Former Steelers guard Alan Faneca is a finalist for the Pro Football Hall of Fame Class of 2019. The class will be revealed on Saturday during the NFL Honors show.
Throughout the week Steelers.com will be highlighting Faneca as his quest for a Gold Jacket closes in.
Today Jerome Bettis shares why the six-time All-Pro should be in the Hall of Fame.
When Jerome Bettis stood on the stage at the Pro Football Hall of Fame as a member of the Class of 2015, he thanked many who meant the most to him in life and in his playing career.
While he would have loved to have thanked every teammate, he knew time was limited. So he thanked five. Five that had an impact on him. Five that made a difference.
And the first one was his former guard, Alan Faneca.
“I mentioned Alan because he was an elite offensive lineman, one of the best I ever played with,” said Bettis. “He is worthy of being in the Hall of Fame as well because of his exceptional play and his extended length of greatness.”
Faneca is a finalist for the Pro Football Hall of Fame Class of 2019, a class that will be announced on Saturday, Feb. 2, during the NFL Honors Awards show. Faneca was the Steelers first-round draft pick in 1998 and played 10 seasons for the black and gold, and 13 overall in the NFL. He was a member of the Super Bowl XL Championship team, and was selected to nine Pro Bowls. Faneca was a six-time All-Pro selection and was named to the Steelers All-Time Team in 2007 and the NFL 2000’s All-Decade Team.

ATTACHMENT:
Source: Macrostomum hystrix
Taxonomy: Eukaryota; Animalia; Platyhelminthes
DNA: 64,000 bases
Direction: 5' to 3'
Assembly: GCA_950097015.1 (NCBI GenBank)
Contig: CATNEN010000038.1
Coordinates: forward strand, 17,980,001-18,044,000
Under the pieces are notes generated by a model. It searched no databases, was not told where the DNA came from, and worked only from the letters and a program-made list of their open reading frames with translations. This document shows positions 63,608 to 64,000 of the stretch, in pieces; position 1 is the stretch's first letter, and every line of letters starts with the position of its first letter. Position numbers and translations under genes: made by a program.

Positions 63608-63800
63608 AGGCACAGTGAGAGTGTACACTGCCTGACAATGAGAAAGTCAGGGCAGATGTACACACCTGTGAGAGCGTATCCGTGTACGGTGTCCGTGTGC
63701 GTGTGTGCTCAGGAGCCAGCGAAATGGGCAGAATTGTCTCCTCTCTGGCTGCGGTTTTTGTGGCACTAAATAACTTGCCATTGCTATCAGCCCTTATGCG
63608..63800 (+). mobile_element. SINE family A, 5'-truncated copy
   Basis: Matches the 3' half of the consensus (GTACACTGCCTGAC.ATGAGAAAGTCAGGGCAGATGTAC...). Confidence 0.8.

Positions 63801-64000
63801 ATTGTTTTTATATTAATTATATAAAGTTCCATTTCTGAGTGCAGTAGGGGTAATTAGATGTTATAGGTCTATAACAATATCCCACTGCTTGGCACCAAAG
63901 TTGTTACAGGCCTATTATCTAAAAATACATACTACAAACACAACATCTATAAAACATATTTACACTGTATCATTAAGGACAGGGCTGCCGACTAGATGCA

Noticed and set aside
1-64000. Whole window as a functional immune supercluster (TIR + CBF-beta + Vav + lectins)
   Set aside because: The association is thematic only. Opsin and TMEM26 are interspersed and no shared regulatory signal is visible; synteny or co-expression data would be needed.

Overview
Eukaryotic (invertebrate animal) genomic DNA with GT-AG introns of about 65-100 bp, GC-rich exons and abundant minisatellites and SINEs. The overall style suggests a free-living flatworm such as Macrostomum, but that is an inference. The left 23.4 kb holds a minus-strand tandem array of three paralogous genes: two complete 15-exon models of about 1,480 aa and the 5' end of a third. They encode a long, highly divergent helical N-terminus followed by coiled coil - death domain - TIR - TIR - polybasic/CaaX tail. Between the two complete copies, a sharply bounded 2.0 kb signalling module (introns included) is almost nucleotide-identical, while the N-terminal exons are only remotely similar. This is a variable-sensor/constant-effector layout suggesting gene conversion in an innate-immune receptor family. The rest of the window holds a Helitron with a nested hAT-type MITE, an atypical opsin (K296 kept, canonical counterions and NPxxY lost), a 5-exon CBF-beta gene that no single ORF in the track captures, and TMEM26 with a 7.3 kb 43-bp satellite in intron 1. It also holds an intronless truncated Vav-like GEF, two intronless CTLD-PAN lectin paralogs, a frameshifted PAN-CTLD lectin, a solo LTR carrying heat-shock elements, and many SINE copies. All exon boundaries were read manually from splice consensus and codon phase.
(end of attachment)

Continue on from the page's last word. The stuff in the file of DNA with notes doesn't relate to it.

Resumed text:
This is the fourth year that Faneca has been a finalist, and Bettis feels strongly that he should take his rightful spot among the best ever to play the game.
“Alan was critical to my career because whenever we went into a situation where we had an offensive lineman move, Alan was always the guy to trap,” said Bettis. “He would run the counters or the powers or the traps. He had such versatility as a guard that we could move him. With his athleticism and agility, we were able to move in and create the holes on the opposite side of the line.
“Also, he was a stud on the left side of the line. He gave us the ability to be strong running to the left, or if we wanted to pull linemen he was the one pulling because of his athleticism.
“His ability to play that position, dominate at that position, but be athletic enough to move around and travel from the standpoint of pulling as an offensive lineman, that is rare. Usually when you do it, it doesn’t end in success. When Alan pulled we had a tremendous amount of success with our ability to pull.”
Bettis will return to Canton, Ohio in August for the annual enshrinement ceremony. And there is nothing he wants more than to be on the stage and watch Faneca enjoy his special moment. It’s a moment he feels he deserves now.
“He is one of the biggest reasons that I wear a Gold Jacket today,” said Bettis. “While he is thanking others, I will be thanking him inside because of his tremendous work ethic and ability which helped me get to the Hall of Fame.”